Author(s): Sylvain Broyer, Sarah Limbach, Cihan Duran
Date published: Mar 2022
SUERF Policy Note, Issue No 272
by Sylvain Broyer, Sarah Limbach and Cihan Duran1
S&P Global Ratings
JEL codes: G21, G30, M20.
Keywords: Firm financing and growth, Europe, SMEs, Capital Markets Union.
Download: SUERF Policy Note, Issue No 272 (1.13 MB)
How can Europe help its 25 million small and medium-sized enterprises better access finance and grow? These companies account for 99% of all EU businesses, half of its GDP, and two jobs out of three. However, SMEs can find it difficult to access finance given their smaller size, opacity, and somewhat weaker profitability than large firms. They therefore live on bank loans, credit lines, and leasing – their main three sources of financing (see: “Survey on the access of finance to enterprises,” European Central Bank, Nov. 24, 2021). What’s more, they have generally refrained from accessing capital market funding by issuing bonds or other securities.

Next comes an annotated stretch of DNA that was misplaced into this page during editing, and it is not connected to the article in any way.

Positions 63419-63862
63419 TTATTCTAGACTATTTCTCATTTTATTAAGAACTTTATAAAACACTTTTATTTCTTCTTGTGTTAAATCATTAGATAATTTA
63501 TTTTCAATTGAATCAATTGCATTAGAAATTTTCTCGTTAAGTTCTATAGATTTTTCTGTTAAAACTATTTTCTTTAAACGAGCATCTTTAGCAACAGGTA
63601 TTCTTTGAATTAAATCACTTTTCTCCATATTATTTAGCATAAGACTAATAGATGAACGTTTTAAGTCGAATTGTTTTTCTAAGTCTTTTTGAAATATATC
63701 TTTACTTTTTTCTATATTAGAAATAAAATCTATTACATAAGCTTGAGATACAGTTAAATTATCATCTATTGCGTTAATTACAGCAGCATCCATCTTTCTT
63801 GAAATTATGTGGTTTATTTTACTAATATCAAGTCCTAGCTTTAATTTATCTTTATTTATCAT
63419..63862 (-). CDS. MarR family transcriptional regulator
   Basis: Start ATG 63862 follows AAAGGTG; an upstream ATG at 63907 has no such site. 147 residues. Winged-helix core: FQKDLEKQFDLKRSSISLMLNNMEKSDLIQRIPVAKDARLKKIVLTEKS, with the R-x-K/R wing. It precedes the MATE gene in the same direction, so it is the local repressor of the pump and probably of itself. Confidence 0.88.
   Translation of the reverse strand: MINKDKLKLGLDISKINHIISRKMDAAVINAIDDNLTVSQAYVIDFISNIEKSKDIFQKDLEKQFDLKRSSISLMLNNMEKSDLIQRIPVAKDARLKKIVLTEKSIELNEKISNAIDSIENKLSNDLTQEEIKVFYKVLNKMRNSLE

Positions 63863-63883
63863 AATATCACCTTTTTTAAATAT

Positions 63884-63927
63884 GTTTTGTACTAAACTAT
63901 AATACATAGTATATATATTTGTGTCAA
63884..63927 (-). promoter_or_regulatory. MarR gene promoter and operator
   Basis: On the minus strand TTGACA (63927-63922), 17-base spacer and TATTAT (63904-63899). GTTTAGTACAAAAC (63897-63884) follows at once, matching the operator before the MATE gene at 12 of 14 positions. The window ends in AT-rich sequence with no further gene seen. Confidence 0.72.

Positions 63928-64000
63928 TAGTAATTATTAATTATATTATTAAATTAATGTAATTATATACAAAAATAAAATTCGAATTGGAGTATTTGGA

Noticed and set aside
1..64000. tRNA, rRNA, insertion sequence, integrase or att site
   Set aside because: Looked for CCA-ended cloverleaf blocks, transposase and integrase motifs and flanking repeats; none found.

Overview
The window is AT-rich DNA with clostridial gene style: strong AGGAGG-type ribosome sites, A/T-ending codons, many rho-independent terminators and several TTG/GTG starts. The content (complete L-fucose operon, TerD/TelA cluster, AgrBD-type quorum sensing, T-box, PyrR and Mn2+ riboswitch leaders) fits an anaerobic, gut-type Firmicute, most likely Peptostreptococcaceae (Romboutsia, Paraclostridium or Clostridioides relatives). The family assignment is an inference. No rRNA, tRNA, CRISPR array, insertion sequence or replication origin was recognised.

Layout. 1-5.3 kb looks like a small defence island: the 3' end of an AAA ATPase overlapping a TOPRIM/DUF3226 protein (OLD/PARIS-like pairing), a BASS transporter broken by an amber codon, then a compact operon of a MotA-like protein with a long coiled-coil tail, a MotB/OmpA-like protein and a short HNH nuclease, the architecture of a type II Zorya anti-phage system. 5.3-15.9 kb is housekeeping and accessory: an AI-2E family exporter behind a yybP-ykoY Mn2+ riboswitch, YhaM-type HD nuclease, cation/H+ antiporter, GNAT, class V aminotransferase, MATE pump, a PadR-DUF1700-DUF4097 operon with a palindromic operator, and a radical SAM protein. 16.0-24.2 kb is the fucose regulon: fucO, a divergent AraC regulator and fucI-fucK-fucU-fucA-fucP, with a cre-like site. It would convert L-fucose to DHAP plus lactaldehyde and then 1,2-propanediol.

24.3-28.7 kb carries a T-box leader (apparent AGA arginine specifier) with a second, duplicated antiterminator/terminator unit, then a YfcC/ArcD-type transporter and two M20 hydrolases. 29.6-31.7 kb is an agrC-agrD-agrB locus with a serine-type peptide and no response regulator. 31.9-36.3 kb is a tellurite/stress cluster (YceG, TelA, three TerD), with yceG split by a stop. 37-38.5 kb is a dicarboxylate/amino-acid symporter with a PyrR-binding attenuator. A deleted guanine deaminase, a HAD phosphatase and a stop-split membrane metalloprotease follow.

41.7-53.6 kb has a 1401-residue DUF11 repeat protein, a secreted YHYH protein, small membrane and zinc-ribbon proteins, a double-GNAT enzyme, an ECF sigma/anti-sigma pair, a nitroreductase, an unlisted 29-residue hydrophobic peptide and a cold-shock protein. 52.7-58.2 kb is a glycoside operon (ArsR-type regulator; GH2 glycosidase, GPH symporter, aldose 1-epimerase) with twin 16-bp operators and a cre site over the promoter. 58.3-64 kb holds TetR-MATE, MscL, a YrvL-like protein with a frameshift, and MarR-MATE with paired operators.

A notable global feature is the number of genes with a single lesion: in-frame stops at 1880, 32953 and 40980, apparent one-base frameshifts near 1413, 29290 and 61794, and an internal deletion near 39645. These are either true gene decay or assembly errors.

To address these issues, the EU, through its Capital Markets Union project, aims to broaden access to a wider set of market-based sources of financing – including alternative sources – for all European companies at each stage of their development. This is reflected in Action 1 of the European Commission’s “Capital markets union 2020 action plan: A capital markets union for people and businesses,” adopted on Sept. 24, 2020. In particular, Action 5 seeks to direct SMEs to alternative providers of funding. A related discussion has emerged about whether direct SME funding through banks could be disrupted in Europe by the latest round of Basel rules regarding the capitalization of banks. This discussion has included questions about why only a small percentage of SMEs opt to obtain a credit rating to facilitate potential access local, regional, and international bond markets.